Improve basic asthma care to curb rise in deaths, charity warns

A new investigation by Asthma UK has found that deaths from the condition are at a 10-year high and have increased by more than 33% over the past decade.

“The same mistakes are being made again and again”

Kay Boycott

The charity’s analysis of data from the Office for National Statistics found that more than 1,400 people died from asthma attack last year, an increase of 8% compared to 2017.

More men are dying from asthma attacks and the figures also show a 42% increase in deaths among people aged 35-44 in the last year.

At a regional level, asthma deaths in the South East of England have risen by a quarter, while London saw a 17% increase between 2017 and 2018.

Lack of routine asthma care may be contributing to the rise in deaths, according to Asthma UK.

Under national guidelines, every asthma patient is entitled to a yearly review with a GP or asthma nurse, a written action plan explaining how people with asthma can stay well, and an inhaler technique check.

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However, the charity found that 60% of people with asthma in England and Wales – an estimated 2.9m people – were not receiving this basic care.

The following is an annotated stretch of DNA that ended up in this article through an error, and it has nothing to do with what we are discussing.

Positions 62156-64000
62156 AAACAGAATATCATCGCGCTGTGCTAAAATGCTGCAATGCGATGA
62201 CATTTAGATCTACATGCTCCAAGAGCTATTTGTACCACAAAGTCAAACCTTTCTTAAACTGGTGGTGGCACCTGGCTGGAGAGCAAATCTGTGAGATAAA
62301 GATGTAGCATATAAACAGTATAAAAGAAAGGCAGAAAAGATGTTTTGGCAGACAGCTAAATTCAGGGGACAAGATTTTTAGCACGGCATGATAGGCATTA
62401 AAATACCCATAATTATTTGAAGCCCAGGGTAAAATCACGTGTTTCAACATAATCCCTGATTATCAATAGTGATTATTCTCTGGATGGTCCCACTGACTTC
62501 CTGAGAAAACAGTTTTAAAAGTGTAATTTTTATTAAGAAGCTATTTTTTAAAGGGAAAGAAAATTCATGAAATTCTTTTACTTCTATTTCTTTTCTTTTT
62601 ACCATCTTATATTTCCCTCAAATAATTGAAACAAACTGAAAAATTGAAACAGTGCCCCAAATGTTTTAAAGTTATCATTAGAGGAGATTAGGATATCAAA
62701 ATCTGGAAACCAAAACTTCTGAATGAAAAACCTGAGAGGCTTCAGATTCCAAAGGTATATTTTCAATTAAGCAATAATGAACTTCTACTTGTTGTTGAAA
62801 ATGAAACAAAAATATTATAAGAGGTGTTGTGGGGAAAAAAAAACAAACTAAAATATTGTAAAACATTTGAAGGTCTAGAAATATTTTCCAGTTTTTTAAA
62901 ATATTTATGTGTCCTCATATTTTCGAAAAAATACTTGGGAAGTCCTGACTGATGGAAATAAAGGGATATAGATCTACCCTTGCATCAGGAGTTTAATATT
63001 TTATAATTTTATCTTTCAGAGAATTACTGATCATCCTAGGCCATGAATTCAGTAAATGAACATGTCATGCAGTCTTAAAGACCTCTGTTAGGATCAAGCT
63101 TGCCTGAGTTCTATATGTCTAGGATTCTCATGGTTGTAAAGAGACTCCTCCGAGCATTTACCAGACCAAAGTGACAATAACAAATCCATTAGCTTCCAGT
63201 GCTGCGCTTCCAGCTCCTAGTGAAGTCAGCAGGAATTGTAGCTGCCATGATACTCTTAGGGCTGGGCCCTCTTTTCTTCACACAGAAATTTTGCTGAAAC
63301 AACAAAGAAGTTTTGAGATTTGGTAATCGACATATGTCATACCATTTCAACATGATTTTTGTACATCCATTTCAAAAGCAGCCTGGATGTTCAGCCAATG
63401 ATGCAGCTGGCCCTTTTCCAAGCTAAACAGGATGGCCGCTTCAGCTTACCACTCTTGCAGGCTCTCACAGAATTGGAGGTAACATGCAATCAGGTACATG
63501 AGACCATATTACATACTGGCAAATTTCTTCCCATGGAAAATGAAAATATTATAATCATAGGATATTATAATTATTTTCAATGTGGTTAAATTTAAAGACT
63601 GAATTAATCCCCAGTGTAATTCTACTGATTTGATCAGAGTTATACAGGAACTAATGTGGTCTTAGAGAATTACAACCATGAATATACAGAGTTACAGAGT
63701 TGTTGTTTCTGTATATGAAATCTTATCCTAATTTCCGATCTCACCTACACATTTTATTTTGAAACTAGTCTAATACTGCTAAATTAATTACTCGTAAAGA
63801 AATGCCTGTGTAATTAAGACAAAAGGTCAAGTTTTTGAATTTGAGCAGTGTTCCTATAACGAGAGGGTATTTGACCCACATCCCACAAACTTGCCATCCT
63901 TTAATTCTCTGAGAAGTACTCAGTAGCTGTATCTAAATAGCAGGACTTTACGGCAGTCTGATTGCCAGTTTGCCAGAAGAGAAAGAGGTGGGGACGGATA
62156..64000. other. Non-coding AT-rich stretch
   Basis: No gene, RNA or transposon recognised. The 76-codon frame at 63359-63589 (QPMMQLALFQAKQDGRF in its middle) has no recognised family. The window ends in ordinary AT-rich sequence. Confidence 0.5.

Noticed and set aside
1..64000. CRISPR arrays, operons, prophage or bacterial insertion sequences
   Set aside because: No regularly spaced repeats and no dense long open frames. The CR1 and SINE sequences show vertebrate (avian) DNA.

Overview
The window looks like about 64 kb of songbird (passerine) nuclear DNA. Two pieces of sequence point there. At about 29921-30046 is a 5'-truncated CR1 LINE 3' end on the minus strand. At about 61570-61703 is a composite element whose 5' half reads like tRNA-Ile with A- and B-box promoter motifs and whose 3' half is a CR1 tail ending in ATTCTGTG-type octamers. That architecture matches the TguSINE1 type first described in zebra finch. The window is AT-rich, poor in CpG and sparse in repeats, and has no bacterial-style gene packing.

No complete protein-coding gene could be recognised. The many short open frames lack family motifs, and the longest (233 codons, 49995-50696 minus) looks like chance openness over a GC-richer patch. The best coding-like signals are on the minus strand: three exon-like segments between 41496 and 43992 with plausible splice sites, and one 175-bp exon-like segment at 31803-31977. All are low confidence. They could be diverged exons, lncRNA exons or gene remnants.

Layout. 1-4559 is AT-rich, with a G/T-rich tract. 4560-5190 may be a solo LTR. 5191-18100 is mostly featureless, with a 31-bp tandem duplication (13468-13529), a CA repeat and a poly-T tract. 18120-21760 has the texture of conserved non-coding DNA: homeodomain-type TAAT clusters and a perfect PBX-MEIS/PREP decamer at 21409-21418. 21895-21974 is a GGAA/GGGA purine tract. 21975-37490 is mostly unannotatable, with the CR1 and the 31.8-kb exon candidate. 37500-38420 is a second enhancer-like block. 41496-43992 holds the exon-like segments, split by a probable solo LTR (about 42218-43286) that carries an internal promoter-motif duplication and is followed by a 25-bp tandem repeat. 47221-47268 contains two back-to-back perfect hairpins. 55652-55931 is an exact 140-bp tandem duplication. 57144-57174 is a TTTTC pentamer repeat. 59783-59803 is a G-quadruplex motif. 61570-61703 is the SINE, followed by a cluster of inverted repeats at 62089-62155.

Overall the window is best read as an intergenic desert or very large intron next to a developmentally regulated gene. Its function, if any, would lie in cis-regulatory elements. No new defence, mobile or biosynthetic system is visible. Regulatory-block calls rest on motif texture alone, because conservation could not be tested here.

It comes after a national review of asthma deaths commissioned by the government five years ago determined that two-thirds of asthma deaths could have been prevented by better basic care.

The charity claimed that just one of the 19 recommendations made by the review had been partially implemented. 

Commenting on the findings, Amanda Cheesley, the Royal College of Nursing’s professional lead for long-term conditions, said: “It is important that people with asthma have a personalised asthma action plan to help them manage their condition.

“We know that those with such plans can manage their condition much more effectively, lower their risks of life-threatening attacks and thereby, reduce the number of unnecessary deaths from asthma.”

She noted that patients with concerns should be able to access support from their practice nurse, specialist asthma nurse or advanced practitioner.

She added: “Only through proper investment and access to better information can this tragic rise in deaths be halted.”

Asthma UK

Kay Boycott

Kay Boycott

Kay Boycott, chief executive of Asthma UK, called on health leaders to “act now” to ensure all people with asthma received basic care.

“It is completely unacceptable that thousands of people with asthma in England and Wales have died needlessly from asthma attacks,” she said.

“It’s been five years since the national review of asthma deaths found that two-thirds of deaths from asthma attacks could have been prevented with basic care, yet we are still seeing tragic cases of lives being cut short.

“The same mistakes are being made again and again because essential recommendations have not been implemented. This lack of action is costing lives and devastating families and communities.”

NHS England has been approached by Nursing Times for comment.